Callan DC Index™​

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Performance, asset allocation, and cash flows of more than 100 large defined contribution plans representing approximately $350 billion in assets are tracked in the Callan DC Index.

Performance

Index Posts Fifth Straight Quarterly Gain

The Callan DC Index™ rose 5.8% in 2Q21, marking a fifth straight quarter of gains after a 15.0% 1Q20 plunge. The increase brought the Index’s trailing one-year return to a robust 29.4%. The Age 45 Target Date Fund (analogous to the 2040 vintage) posted a larger quarterly gain (6.3%), attributable to its higher allocation to equity, which outperformed fixed income during the quarter. In addition, the Age 45 TDF’s higher relative equity allocation has contributed to a slightly higher annualized since-inception* return (8.1% vs. 7.4%).

Growth Sources

Investment Gains Drive Increase in Balances

Balances within the DC Index rose by 5.7%, the fifth straight quarterly gain. Investment returns (5.8%) were the sole driver of the growth, while quarterly net flows (-0.1%) had a small, negative effect. This figure will continue to provide a critical measure of how effectively plans retain the balances of retiring workers, who often own an outsized share of total plan assets.

Net Cash Flow Analysis

Status Quo: TDFs Continue to Receive Largest Inflows

Automatic features and their appeal to “do-it-for-me” investors typically result in target date funds (TDFs) receiving the largest net inflows in the DC Index. For the second straight quarter, the asset allocation funds placed atop the leaderboard, receiving 78.1% of net inflows.

In a continuation from 1Q21, investors transferred assets out of relatively safer asset classes, as stable value (-28.1%), U.S. fixed income (-17.7%), and money market (-9.8%) had sizable net outflows. These asset classes are most likely to be tapped into by retiring participants meeting cash flow needs or rolling their DC plan balances into an individual retirement account.

On the other hand, U.S. equity also saw net outflows, as U.S. large cap (-27.5%) and U.S. small/mid cap (-1.8%) both drained assets. In contrast, global ex-U.S. equity (8.6%) had the second-largest net inflows for the second straight quarter, while emerging market equity (0.5%) experienced modest net inflows.

Turnover

Net Transfers Decrease

Turnover (i.e., net transfer activity levels within DC plans) in the DC Index decreased slightly in 2Q, falling to 0.37% from the previous quarter’s measure of 0.42%. The decrease brought the quarterly figure farther from the Index’s historical average (0.59%) and signaled that participants have largely continued to stay the course and not drastically altered their allocations.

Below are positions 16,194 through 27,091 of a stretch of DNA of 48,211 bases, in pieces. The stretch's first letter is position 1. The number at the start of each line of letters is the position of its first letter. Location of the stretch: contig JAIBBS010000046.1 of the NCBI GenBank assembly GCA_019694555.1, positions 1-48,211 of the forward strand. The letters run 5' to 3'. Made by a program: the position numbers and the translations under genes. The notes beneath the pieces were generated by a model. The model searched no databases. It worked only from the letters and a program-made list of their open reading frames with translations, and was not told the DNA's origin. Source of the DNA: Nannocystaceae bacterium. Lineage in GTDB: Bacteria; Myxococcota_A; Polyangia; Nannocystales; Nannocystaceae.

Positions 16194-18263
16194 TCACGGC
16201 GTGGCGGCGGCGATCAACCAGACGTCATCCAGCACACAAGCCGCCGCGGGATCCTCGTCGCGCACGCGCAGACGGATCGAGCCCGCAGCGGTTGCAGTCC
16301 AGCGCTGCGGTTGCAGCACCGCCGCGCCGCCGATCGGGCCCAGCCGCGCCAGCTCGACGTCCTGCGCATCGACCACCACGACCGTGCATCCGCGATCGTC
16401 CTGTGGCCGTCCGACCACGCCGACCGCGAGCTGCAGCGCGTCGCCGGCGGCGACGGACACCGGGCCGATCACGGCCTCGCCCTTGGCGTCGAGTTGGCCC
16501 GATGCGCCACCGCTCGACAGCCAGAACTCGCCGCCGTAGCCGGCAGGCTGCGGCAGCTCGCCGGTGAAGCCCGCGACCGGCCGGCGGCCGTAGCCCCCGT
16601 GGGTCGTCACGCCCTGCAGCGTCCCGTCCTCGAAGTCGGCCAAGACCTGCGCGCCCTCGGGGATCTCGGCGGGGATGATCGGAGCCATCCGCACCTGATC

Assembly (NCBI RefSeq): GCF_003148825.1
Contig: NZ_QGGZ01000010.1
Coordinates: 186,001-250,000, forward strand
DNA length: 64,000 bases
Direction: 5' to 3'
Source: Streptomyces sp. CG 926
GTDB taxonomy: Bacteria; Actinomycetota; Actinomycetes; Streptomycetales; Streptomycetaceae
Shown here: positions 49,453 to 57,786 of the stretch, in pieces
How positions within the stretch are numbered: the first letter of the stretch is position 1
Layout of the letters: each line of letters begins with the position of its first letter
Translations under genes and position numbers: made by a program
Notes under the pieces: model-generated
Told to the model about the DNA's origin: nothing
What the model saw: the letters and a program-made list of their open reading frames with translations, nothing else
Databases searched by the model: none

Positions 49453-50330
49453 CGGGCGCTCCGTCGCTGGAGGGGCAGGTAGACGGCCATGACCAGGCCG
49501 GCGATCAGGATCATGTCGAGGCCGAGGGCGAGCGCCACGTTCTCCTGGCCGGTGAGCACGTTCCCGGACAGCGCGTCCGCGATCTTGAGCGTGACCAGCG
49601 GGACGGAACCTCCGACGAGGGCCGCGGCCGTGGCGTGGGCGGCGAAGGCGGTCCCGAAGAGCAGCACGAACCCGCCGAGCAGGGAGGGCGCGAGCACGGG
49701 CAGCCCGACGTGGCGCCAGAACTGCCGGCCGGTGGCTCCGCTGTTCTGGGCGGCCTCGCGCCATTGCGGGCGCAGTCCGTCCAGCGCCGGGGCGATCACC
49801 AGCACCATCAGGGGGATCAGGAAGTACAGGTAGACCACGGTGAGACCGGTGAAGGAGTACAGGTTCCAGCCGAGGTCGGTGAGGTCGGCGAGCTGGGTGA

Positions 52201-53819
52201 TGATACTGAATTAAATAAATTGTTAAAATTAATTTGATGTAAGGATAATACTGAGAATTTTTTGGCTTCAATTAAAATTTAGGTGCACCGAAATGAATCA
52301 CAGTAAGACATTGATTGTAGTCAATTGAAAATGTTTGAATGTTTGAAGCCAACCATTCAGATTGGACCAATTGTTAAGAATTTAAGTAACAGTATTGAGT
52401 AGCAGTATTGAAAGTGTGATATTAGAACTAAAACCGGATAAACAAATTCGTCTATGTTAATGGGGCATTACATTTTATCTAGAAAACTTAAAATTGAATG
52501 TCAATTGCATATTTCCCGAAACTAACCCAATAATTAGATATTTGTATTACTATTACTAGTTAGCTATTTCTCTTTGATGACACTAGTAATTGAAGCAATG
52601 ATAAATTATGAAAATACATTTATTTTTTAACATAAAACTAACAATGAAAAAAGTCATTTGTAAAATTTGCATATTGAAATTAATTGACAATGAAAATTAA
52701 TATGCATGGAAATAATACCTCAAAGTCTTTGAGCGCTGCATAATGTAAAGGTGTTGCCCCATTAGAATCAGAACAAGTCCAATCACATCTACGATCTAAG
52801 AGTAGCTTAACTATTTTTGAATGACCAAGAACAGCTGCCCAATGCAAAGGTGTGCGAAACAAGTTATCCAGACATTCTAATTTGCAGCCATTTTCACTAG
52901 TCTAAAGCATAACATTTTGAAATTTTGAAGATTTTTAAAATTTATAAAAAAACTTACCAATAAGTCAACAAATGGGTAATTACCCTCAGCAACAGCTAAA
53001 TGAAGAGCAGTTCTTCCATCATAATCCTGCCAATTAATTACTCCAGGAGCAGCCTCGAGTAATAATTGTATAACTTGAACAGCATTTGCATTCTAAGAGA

Equity Allocation

Equity Exposure Hits Highest Mark Since 4Q07

The Index’s overall allocation to equity (72.2%) increased by more than a full percentage point from the previous quarter’s mark (71.1%), bringing the allocation to its highest level since 4Q07 (72.9%). The increase came despite net outflows in U.S. large cap and small/mid cap, signaling that continued strong returns in equity markets drove the higher allocation. The current allocation sits well above the Index’s historical average (68.1%).

Asset Allocation

Equities Gain at Expense of Safer Asset Classes

In a continuation from the previous quarter, U.S. large cap (27.5%) had the largest percentage increase in allocation, while U.S. small/mid cap (8.6%) also had a small, albeit more modest, increase. Strong performance relative to fixed income and other asset classes drove the increases and offset the effect of net outflows from U.S. equities. In addition, global ex-U.S. equity (5.3%), global equity (0.6%), and emerging market equity (0.3%) also saw small increases.

On the other hand, stable value (8.1%) and U.S. fixed income (5.8%) saw the largest decreases in allocation, driven by material net outflows and relative underperformance.

Driven by material net outflows and relative underperformance, stable value (8.9% allocation), U.S. fixed income (6.1%), and money market (1.1%) saw the largest decreases in allocation.

Prevalence of Asset Class

Prevalence of Specialty Fixed Income Offerings Increases

In the prevalence of funds table, the green bars indicate the prevalence of asset classes within DC plans, while the blue bars show the average allocation to particular asset classes when offered as an option.

The prevalence of a high yield fixed income offering (7.9%) increased to its highest mark since 3Q16 (14.1%). In addition, global/global ex-U.S. fixed income (8.7%) also saw an increase in prevalence of more than a full percentage point.

Other notable movements included a 1.2 percentage point increase in the prevalence of a brokerage window (42.1%) and a 1.5 percentage point decrease in the offering of a balanced fund (47.6%).

Management Fee Data

The DC Fee Analysis chart shows the average total investment management fee by plan size, as well as the active and passive exposures. Fees for each fund (including mutual funds, collective trusts, and separate accounts) within a plan are asset-weighted to determine the average total fee. This fee will be updated annually with the release of the third quarter DC Index results.

For plans with more than $1 billion in assets, the average asset-weighted fee decreased by 2 basis points to 0.27%. Plans with less than $500 million in assets saw a slightly larger fee decrease of 4 bps to 0.33%, while the fee for plans with assets between $500 million and $1 billion remained steady at 0.36%. Fee decreases were largely driven by a combination of increased use of passive mandates as well as lower breakpoints and new lower fee vehicles and share classes for active options.

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